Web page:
Homeschooled students wont' be "forced" to take the exam and continue to operate outside the system. But NOT taking the exam will put a student at a disadvantage in college and career advancement.  Taking the exam, will give the government an avenue and the data they need to track our children.  

National standards + National tests + National curricula + National tracking = P - 20 seamless educational system.

Implementing national uniformity while tracking individual conformity and stifling creativity, that's the new OBE: Obama Based Education blueprint in a nutshell.

This must be defeated.

Freedom is never more than one generation away from extinction. We didn't pass it to our children in the bloodstream. It must be fought for, protected, and handed on for them to do the same. - Ronald Reagan

Tuesday, April 02, 2013

Meet David Coleman

To understand Common Core State Standards and their guiding philosophy, I'd like to introduce you to David Coleman.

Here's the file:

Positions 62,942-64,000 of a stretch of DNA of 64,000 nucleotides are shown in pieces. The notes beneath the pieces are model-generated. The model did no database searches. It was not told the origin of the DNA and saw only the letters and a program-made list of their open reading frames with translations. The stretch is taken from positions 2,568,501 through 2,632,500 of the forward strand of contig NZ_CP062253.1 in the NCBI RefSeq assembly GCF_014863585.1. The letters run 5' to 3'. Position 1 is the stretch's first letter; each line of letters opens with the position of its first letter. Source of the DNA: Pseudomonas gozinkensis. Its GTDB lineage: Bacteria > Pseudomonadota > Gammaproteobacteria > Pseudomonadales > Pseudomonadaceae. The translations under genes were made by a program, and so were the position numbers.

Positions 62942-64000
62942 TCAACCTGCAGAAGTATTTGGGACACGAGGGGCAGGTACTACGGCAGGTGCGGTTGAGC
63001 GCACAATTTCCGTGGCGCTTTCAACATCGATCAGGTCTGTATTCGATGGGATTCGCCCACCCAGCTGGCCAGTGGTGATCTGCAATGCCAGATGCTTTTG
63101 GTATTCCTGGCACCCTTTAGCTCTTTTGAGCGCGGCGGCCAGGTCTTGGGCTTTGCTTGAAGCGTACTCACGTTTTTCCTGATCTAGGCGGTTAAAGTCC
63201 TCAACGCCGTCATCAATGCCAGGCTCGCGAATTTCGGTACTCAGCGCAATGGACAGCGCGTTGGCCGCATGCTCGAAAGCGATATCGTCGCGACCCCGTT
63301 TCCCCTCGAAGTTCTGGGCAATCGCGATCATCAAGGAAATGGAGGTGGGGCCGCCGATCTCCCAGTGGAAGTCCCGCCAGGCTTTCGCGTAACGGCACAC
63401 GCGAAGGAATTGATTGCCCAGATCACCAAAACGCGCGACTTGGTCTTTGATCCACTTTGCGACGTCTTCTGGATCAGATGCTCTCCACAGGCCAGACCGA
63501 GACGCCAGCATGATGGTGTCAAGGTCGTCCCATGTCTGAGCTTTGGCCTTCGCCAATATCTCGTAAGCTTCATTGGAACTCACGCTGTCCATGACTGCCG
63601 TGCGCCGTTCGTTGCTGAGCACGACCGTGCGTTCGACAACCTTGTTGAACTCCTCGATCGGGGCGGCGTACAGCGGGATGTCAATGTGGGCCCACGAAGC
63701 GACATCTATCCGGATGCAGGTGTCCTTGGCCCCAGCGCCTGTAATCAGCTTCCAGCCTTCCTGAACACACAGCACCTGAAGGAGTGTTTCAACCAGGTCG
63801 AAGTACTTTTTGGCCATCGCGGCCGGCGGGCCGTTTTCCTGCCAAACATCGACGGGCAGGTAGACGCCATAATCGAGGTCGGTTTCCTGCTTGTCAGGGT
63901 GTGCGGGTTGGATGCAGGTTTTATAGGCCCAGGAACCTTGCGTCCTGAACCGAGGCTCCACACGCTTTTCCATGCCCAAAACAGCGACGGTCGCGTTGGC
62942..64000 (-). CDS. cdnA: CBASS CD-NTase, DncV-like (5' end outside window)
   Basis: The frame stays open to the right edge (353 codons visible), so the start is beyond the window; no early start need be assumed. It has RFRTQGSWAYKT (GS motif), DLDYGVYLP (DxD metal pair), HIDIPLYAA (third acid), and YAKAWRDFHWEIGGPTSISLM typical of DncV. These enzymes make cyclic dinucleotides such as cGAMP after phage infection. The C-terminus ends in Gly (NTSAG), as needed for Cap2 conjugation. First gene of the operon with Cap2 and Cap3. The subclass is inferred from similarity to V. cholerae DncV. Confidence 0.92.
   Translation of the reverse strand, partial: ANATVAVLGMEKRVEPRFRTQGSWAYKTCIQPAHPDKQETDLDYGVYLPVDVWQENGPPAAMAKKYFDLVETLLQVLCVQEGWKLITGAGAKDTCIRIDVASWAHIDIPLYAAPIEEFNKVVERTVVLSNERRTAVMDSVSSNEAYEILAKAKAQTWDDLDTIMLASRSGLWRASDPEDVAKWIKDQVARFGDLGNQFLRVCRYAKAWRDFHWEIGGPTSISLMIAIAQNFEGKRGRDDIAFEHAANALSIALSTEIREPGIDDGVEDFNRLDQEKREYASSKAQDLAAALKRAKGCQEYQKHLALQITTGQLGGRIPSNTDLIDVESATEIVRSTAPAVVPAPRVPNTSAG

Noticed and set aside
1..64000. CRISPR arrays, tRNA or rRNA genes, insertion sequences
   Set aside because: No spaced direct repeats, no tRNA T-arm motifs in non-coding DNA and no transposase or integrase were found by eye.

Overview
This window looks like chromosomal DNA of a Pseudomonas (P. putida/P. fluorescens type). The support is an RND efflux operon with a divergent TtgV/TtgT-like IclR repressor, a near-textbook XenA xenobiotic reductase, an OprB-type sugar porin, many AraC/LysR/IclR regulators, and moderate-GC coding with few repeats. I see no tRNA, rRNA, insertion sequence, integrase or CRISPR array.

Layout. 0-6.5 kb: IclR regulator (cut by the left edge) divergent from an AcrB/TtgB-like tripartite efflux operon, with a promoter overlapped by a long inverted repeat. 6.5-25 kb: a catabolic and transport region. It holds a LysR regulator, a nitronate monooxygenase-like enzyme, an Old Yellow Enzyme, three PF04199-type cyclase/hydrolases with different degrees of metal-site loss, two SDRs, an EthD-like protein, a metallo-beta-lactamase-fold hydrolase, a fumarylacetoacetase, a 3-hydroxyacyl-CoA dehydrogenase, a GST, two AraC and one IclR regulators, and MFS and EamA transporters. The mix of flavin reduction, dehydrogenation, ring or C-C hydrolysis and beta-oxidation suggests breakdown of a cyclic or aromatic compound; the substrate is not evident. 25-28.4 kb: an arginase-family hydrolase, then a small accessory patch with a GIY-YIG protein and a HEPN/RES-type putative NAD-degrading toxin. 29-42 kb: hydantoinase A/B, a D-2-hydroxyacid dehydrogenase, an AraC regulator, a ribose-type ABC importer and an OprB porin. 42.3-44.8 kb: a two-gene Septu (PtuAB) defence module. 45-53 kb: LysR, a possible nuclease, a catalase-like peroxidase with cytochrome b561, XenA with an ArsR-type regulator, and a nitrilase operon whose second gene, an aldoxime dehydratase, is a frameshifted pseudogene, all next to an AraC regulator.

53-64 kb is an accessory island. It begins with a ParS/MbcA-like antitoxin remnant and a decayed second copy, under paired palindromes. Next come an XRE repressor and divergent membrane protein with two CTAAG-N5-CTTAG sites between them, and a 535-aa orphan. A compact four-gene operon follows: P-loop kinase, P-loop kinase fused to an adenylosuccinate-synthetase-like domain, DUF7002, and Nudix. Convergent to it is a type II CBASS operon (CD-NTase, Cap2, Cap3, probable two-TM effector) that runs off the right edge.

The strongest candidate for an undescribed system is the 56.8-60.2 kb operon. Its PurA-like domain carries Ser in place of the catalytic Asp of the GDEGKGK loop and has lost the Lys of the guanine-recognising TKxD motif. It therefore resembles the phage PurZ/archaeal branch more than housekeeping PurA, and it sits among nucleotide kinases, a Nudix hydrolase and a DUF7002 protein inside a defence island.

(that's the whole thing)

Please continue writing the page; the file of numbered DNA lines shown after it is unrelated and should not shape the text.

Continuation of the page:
David Coleman, is the "lead architect" of Common Core State Standards.  Coleman also began the non-profit Student Achievement Partners and developed the site AchieveTheCore to "guide" publishers in ways to shift their materials to meet the new standards. Coleman also took on the position as the head of SAT. So we have the same person spearheading up standards, curriculum, and test. With an $18 Million grant from GE Foundation, Coleman is well-funded and ready to transform our educational system to create workers for a global economy. 


Learn who David Coleman is and you'll understand a lot about the Common Core.  

Coleman said in 2011, "[A]s you grow up in this world you realize people really don’t give a shit about what you feel or what you think.” 


Sorry for the language. But those were his words and it guides the Common Core which places a greater emphasis on "informational texts" for utilitarian purposes rather than fiction or writing personal narratives for that matter. 


In his words, “It is rare in a working environment that someone says, “Johnson, I need a market analysis by Friday but before that I need a compelling account of your childhood.”